Congress Taps NEFE for Insight on Retirement Income

CEO Beck Shares Holistic Approach to Financial Planning

Date: June 17, 2010

Contact: Paul Golden 303-224-3514, [email protected]

DENVER—On June 16, 2010, Sen. Herb Kohl (D-Wisc.), chairman of the U.S. Senate Special Committee on Aging, opened an important hearing on retirement income by noting: “Most of our education efforts have been on encouraging people to save, but we've done very little to help the average retiree make the difficult choices about how to make their savings last.”

Kohl’s acknowledgement set the stage for testimony by Ted Beck, president and CEO of the National Endowment for Financial Education, who had been called before the committee to share the distinguishing badge of NEFE’s years of work on retirement: an approach that emphasizes options, reveals how decisions in one area impact another, and makes livable retirement income both personal and achievable.

Identifying the Problem

“In 2006, we took a step back and looked very hard at the questions around retirement,” Beck told the committee and panel gathered for the hearing, “The Retirement Challenge: Making Savings Last a Lifetime.” “We were very concerned at how few people were actually calculating what their financial needs were.”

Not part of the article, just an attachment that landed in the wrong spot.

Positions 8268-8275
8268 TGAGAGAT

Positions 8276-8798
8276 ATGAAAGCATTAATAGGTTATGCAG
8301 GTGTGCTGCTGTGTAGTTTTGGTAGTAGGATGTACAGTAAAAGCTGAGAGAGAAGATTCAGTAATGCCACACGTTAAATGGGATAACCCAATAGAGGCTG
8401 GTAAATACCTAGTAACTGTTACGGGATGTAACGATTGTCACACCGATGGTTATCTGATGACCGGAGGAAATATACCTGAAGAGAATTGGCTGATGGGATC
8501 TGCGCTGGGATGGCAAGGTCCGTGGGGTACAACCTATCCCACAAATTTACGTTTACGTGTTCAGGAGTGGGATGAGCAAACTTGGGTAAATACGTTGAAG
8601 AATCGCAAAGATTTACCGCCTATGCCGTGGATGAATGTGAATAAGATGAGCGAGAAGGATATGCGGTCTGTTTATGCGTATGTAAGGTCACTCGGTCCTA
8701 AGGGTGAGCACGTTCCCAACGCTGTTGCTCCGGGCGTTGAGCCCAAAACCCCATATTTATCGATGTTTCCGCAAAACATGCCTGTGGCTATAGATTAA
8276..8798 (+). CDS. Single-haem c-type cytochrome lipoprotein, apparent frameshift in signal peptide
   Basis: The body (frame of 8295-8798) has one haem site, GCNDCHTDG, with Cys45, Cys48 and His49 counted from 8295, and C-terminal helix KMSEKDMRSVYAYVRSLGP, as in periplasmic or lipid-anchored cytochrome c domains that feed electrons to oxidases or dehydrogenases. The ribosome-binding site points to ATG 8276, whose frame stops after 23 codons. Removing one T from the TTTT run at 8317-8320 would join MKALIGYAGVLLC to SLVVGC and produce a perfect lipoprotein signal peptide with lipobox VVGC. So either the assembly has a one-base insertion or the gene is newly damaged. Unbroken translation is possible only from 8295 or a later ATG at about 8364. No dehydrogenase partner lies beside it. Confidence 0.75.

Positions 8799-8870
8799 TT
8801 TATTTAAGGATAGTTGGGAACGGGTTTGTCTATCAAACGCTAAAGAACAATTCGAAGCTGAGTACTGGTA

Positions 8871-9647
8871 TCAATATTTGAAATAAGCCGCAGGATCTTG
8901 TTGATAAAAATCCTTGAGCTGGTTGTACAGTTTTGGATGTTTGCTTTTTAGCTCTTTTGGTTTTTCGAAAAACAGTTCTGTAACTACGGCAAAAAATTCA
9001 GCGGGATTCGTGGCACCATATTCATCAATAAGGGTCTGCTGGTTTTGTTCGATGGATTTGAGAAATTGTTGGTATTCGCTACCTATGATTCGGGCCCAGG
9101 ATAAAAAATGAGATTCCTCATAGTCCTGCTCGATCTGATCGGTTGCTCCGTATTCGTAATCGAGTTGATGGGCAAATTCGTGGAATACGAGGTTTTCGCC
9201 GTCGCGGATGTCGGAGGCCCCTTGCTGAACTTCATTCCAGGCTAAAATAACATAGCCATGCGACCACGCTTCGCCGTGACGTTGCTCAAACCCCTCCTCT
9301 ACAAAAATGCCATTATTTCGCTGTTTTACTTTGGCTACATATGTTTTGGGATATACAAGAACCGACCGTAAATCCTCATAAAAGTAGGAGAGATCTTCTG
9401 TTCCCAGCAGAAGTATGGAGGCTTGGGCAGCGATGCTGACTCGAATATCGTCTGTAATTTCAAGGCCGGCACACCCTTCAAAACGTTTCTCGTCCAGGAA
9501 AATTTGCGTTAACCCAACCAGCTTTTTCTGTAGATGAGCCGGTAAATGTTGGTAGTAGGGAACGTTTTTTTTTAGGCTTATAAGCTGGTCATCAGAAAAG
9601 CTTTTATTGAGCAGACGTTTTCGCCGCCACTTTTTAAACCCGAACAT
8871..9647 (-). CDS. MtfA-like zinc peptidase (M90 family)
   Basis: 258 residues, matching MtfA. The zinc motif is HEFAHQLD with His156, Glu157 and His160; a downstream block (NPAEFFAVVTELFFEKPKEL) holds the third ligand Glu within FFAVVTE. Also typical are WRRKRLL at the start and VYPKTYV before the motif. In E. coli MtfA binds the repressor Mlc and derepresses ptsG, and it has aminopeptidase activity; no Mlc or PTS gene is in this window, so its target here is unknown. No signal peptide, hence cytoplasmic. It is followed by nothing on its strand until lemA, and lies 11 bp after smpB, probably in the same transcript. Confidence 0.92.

Beck noted that decision making for retirement has increasingly shifted to an unprepared population, especially for people making $30,000 to $100,000 a year, who are less likely to pay for financial planning. Yet despite not understanding the impact of their choices, adults of all ages make critical and often irrevocable decisions that can affect retirement income.

In fact, research by the Employee Benefit Research Institute projects that nearly half of early baby boomers are at risk of not having sufficient post-retirement resources to cover basic needs and uninsured health care costs. The numbers are slightly better for late boomers and Generation X, but they still are high at roughly 44 percent and 45 percent, respectively.

Addressing the Issue

Beck described a sequence of initiatives through which NEFE has developed a holistic model for preparing for and managing income in retirement.

1)    A roundtable of retirement experts in 2006

2)    A pioneering academic review of commonly proposed consumer retirement guidelines, which NEFE commissioned from Boston College’s Center for Retirement Research

3)    A 2007 think tank on retirement decumulation

4)    Identification of eight interrelated retirement decision areas: Work, Social Security, Home/Mortgage, Insurance, Pensions, Retirement Plans, Debt, and Fraud

5)    The launch of, NEFE’s online resource of information and planning tools for consumers

6)    A 2009 study conducted by Dartmouth University on social and peer marketing techniques for educating people about options related to retirement

Beck closed his testimony with a look at next steps in helping Americans better prepare for retirement, including closer examination of populations that face special challenges—such as seniors with disabilities and their caregivers—and continuing to deliver information to people in a manner to which they accept and respond.

For more information on the hearing and to view the testimony, visit



  • Paul Golden

    Media Relations Director

    Direct: 303-224-3514
    Cell: 303-918-3620
    [email protected]